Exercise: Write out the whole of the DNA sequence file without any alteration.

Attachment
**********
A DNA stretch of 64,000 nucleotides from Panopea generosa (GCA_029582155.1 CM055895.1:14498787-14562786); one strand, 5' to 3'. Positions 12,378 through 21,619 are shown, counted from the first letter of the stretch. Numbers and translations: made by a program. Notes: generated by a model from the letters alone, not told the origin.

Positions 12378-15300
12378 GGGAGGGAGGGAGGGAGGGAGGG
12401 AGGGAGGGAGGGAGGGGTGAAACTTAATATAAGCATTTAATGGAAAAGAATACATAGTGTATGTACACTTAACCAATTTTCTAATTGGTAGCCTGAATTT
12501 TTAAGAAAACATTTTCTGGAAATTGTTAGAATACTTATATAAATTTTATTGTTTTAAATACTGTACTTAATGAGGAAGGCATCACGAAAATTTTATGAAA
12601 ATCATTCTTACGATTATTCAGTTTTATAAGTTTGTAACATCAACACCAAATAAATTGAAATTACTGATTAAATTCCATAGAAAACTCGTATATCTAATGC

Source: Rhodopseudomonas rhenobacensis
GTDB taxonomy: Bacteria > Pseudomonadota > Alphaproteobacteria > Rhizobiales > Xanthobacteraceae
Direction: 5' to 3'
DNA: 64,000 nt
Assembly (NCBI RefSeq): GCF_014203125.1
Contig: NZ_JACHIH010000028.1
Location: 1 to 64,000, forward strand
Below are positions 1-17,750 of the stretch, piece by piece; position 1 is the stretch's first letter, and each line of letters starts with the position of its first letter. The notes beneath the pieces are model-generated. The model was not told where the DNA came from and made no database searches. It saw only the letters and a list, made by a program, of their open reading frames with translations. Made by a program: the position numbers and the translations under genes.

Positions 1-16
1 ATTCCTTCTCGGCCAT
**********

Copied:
A DNA stretch of 64,000 nucleotides from Panopea generosa (GCA_029582155.1 CM055895.1:14498787-14562786); one strand, 5' to 3'. Positions 12,378 through 21,619 are shown, counted from the first letter of the stretch. Numbers and translations: made by a program. Notes: generated by a model from the letters alone, not told the origin.

Positions 12378-15300
12378 GGGAGGGAGGGAGGGAGGGAGGG
12401 AGGGAGGGAGGGAGGGGTGAAACTTAATATAAGCATTTAATGGAAAAGAATACATAGTGTATGTACACTTAACCAATTTTCTAATTGGTAGCCTGAATTT
12501 TTAAGAAAACATTTTCTGGAAATTGTTAGAATACTTATATAAATTTTATTGTTTTAAATACTGTACTTAATGAGGAAGGCATCACGAAAATTTTATGAAA
12601 ATCATTCTTACGATTATTCAGTTTTATAAGTTTGTAACATCAACACCAAATAAATTGAAATTACTGATTAAATTCCATAGAAAACTCGTATATCTAATGC

Source: Rhodopseudomonas rhenobacensis
GTDB taxonomy: Bacteria > Pseudomonadota > Alphaproteobacteria > Rhizobiales > Xanthobacteraceae
Direction: 5' to 3'
DNA: 64,000 nt
Assembly (NCBI RefSeq): GCF_014203125.1
Contig: NZ_JACHIH010000028.1
Location: 1 to 64,000, forward strand
Below are positions 1-17,750 of the stretch, piece by piece; position 1 is the stretch's first letter, and each line of letters starts with the position of its first letter. The notes beneath the pieces are model-generated. The model was not told where the DNA came from and made no database searches. It saw only the letters and a list, made by a program, of their open reading frames with translations. Made by a program: the position numbers and the translations under genes.

Positions 1-16
1 ATTCCTTCTCGGCCAT